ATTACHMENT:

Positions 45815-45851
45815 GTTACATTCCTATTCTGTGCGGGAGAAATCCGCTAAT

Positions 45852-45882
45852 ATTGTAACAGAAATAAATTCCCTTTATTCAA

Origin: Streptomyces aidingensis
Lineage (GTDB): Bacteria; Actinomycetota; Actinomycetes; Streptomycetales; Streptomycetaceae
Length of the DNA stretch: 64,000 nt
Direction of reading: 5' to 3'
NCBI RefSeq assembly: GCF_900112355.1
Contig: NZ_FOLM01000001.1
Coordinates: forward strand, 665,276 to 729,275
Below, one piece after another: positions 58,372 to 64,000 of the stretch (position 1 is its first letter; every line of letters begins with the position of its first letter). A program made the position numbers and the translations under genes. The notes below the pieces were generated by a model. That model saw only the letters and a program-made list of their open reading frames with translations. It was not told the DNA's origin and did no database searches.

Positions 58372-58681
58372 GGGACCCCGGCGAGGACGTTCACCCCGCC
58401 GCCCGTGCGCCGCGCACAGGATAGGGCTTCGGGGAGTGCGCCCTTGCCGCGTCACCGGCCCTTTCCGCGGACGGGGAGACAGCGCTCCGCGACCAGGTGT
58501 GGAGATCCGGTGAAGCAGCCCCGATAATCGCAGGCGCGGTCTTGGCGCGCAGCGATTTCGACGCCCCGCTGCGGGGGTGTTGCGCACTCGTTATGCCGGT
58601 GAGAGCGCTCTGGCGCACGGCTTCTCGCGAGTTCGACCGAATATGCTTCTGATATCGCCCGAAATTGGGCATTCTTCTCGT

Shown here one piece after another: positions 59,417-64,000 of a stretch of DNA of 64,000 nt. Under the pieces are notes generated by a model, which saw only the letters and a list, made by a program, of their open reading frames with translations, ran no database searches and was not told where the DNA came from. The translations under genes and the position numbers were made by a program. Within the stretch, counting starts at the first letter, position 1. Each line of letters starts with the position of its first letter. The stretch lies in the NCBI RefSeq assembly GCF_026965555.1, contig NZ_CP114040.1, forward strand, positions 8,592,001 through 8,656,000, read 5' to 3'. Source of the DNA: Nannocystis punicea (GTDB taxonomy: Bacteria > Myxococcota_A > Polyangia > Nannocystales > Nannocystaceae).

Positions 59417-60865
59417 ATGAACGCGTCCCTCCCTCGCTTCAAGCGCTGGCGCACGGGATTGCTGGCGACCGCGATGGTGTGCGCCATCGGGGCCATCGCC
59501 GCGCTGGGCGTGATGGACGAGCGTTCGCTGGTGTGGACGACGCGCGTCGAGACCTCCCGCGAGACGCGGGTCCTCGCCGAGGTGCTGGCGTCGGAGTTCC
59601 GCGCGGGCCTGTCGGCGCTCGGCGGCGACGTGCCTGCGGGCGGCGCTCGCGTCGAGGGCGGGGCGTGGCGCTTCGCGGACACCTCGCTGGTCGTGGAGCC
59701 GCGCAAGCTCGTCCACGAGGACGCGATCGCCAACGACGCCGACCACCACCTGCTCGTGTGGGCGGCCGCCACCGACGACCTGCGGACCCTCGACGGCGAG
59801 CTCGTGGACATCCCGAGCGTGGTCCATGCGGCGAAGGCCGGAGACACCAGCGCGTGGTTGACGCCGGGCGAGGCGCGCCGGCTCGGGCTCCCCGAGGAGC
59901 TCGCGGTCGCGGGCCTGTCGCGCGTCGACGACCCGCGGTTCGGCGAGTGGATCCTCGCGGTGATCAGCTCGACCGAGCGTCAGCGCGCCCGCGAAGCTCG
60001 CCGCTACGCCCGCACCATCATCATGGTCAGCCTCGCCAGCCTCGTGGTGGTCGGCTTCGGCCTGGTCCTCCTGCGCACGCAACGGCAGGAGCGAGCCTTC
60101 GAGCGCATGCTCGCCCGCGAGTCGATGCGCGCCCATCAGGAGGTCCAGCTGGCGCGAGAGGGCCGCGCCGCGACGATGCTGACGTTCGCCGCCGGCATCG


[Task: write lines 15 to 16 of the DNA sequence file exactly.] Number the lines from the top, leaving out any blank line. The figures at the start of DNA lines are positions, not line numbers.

58401 GCCCGTGCGCCGCGCACAGGATAGGGCTTCGGGGAGTGCGCCCTTGCCGCGTCACCGGCCCTTTCCGCGGACGGGGAGACAGCGCTCCGCGACCAGGTGT
58501 GGAGATCCGGTGAAGCAGCCCCGATAATCGCAGGCGCGGTCTTGGCGCGCAGCGATTTCGACGCCCCGCTGCGGGGGTGTTGCGCACTCGTTATGCCGGT